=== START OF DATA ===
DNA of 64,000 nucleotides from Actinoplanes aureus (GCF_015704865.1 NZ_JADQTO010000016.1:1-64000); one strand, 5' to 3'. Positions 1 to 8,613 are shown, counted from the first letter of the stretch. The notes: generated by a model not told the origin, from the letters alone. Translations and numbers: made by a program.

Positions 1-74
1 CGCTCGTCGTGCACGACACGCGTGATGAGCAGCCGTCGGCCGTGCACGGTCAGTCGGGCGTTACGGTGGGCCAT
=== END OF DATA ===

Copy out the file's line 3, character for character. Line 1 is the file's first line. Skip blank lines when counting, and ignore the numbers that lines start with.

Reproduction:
1 CGCTCGTCGTGCACGACACGCGTGATGAGCAGCCGTCGGCCGTGCACGGTCAGTCGGGCGTTACGGTGGGCCAT